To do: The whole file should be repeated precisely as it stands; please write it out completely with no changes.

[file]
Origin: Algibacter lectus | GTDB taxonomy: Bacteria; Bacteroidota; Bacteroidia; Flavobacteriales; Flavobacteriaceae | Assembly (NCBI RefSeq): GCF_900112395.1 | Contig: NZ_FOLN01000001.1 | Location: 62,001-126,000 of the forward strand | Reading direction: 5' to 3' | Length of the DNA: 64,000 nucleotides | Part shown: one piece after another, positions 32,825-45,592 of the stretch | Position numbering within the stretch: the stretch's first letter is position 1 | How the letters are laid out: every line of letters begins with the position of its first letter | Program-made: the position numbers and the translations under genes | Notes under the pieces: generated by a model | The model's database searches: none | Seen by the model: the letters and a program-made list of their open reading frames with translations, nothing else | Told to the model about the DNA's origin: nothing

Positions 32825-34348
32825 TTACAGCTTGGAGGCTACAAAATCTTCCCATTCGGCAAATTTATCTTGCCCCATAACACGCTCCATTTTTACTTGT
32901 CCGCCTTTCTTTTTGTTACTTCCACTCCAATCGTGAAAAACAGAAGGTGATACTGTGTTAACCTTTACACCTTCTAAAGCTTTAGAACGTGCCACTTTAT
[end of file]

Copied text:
Origin: Algibacter lectus | GTDB taxonomy: Bacteria; Bacteroidota; Bacteroidia; Flavobacteriales; Flavobacteriaceae | Assembly (NCBI RefSeq): GCF_900112395.1 | Contig: NZ_FOLN01000001.1 | Location: 62,001-126,000 of the forward strand | Reading direction: 5' to 3' | Length of the DNA: 64,000 nucleotides | Part shown: one piece after another, positions 32,825-45,592 of the stretch | Position numbering within the stretch: the stretch's first letter is position 1 | How the letters are laid out: every line of letters begins with the position of its first letter | Program-made: the position numbers and the translations under genes | Notes under the pieces: generated by a model | The model's database searches: none | Seen by the model: the letters and a program-made list of their open reading frames with translations, nothing else | Told to the model about the DNA's origin: nothing

Positions 32825-34348
32825 TTACAGCTTGGAGGCTACAAAATCTTCCCATTCGGCAAATTTATCTTGCCCCATAACACGCTCCATTTTTACTTGT
32901 CCGCCTTTCTTTTTGTTACTTCCACTCCAATCGTGAAAAACAGAAGGTGATACTGTGTTAACCTTTACACCTTCTAAAGCTTTAGAACGTGCCACTTTAT